The brewery fostered fraternity among the group.
“It’s a common space that society has chosen today, that’s where people meet and hang out,” Etzel said. “We need to be there. If we’re afraid to go there, if we just sit in our parishes and wait for the people to come to us, then we’re not really exercising pastoral charity.”
Like Vance, Etzel found the time with young adults helped him refine his response to controversial social issues – whether he was hearing from committed Catholics struggling to defend Church teachings or people who have a problem with those teachings.
“My first approach is usually to remind myself: What they’re struggling with isn’t the hot-button issue,” Etzel said. “There’s some first principle that’s missing or that’s causing friction. They’re struggling with, ‘Who am I? Am I loved? Am I enough?’”
Etzel focused on those underlying emotions rather than launching into a lecture.
“My approach is: ‘I have time for you. I’m willing to listen to you. And if you want to hear from me, I’m happy to have the conversation.’ I think young people are really looking for those. And these opportunities in formation – whether in hospitals or nursing homes or at a brewery – help us practice that.”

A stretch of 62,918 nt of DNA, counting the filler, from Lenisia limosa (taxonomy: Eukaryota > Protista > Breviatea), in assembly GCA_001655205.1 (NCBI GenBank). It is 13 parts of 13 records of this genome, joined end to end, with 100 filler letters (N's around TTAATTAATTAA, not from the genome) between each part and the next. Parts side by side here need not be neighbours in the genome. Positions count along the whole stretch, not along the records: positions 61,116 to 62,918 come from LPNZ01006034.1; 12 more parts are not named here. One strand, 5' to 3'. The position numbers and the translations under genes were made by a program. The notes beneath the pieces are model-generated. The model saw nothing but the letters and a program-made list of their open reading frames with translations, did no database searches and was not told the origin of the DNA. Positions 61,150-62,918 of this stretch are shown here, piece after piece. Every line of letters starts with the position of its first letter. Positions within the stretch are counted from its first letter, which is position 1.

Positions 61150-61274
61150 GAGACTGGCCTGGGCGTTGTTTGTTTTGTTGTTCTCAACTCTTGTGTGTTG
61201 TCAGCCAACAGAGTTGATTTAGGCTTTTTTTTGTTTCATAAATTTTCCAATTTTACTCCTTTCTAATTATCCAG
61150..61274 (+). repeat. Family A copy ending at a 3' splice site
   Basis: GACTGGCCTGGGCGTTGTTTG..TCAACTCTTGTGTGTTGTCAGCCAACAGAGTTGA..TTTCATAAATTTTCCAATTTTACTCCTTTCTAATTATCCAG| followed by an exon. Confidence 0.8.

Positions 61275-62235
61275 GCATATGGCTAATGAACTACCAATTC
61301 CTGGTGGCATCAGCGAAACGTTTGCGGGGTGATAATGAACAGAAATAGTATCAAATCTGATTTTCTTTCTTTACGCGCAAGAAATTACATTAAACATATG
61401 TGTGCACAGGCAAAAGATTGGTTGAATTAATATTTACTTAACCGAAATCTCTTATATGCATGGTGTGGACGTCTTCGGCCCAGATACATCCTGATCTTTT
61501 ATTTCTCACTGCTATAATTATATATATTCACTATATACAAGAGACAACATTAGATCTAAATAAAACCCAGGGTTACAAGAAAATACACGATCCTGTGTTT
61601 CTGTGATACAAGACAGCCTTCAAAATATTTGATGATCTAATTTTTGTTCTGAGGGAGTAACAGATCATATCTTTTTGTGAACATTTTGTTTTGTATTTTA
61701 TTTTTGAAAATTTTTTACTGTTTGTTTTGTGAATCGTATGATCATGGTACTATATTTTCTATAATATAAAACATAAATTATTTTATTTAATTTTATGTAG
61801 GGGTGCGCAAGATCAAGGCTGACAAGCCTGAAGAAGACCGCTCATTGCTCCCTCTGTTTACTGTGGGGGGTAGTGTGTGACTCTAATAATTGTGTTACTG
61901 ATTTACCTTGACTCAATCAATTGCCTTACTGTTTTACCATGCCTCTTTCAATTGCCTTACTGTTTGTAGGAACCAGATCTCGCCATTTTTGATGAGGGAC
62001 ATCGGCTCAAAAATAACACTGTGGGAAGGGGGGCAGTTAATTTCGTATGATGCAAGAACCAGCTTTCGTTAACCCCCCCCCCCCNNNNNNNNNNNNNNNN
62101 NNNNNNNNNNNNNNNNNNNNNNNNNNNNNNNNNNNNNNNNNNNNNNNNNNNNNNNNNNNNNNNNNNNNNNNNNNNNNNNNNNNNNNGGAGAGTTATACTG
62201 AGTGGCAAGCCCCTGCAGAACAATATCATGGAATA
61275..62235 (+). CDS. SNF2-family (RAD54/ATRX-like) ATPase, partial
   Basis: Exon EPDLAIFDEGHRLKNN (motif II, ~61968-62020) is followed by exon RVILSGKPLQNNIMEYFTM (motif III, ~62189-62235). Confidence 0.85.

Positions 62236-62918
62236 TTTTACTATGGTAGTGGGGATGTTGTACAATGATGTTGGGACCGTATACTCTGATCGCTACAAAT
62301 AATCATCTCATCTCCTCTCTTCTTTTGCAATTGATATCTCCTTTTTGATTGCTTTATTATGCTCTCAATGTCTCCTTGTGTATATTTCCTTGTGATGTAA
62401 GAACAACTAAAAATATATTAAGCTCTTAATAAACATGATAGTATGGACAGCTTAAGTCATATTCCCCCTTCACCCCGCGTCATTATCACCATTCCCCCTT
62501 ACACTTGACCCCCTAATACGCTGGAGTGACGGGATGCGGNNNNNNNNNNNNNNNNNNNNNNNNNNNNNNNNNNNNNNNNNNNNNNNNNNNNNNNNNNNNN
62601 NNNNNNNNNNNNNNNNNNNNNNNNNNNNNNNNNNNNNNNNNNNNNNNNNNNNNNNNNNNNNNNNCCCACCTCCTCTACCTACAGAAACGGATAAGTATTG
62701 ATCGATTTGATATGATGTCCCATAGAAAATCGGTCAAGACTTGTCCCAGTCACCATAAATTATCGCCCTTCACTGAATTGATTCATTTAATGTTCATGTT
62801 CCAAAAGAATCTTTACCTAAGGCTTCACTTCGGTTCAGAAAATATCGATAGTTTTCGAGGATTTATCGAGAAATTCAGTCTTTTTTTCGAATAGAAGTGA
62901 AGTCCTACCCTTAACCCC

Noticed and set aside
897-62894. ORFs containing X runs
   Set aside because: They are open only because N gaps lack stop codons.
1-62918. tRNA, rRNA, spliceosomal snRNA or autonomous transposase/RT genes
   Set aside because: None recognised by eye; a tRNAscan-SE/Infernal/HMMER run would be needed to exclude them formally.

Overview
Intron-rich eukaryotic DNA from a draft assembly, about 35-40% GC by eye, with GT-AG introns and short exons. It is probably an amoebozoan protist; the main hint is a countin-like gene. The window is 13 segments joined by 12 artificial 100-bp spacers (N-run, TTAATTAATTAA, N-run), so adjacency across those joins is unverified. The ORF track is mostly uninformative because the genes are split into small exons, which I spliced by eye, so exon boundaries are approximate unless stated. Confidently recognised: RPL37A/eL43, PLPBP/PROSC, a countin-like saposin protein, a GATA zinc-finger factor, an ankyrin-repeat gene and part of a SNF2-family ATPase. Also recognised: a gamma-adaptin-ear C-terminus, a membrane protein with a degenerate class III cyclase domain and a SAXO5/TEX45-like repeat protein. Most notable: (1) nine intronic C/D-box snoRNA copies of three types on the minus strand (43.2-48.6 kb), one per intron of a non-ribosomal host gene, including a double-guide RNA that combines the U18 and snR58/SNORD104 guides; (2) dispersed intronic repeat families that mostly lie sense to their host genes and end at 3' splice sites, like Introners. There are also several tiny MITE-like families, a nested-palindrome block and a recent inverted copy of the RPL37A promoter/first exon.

Living the rural life
The city streets aren’t the only place seminarians prepare for the priesthood. One in four of them will end up in a rural parish at some point during their ministry – often with multiple churches and parishioners who are spread out all over the countryside.
Each August, the seminary partners with Catholic Rural Life to give men in formation a taste of this experience. The session includes a day spent meeting with farmers near New Prague, Minnesota, touring their properties and learning about their needs as rural Catholics.
“This program is especially important for people like me from the Diocese of Winona-Rochester, which is a particularly rural diocese,” seminarian Benjamin Peters said, “to get that first-hand experience of what it means to be a rural pastor.”
Caring for the poor
Back in the Twin Cities, while Etzel took to the streets in Lowertown, some of his fellow seminarians were across the river at the Peace House Community in downtown Minneapolis, a refuge for the homeless and marginalized founded by the Sisters of St.Joseph of Carondelet.
About 115 people visit on any given day – sometimes to cool off or warm up, sometimes for an hour of serenity – Executive Director Marti Maltby said.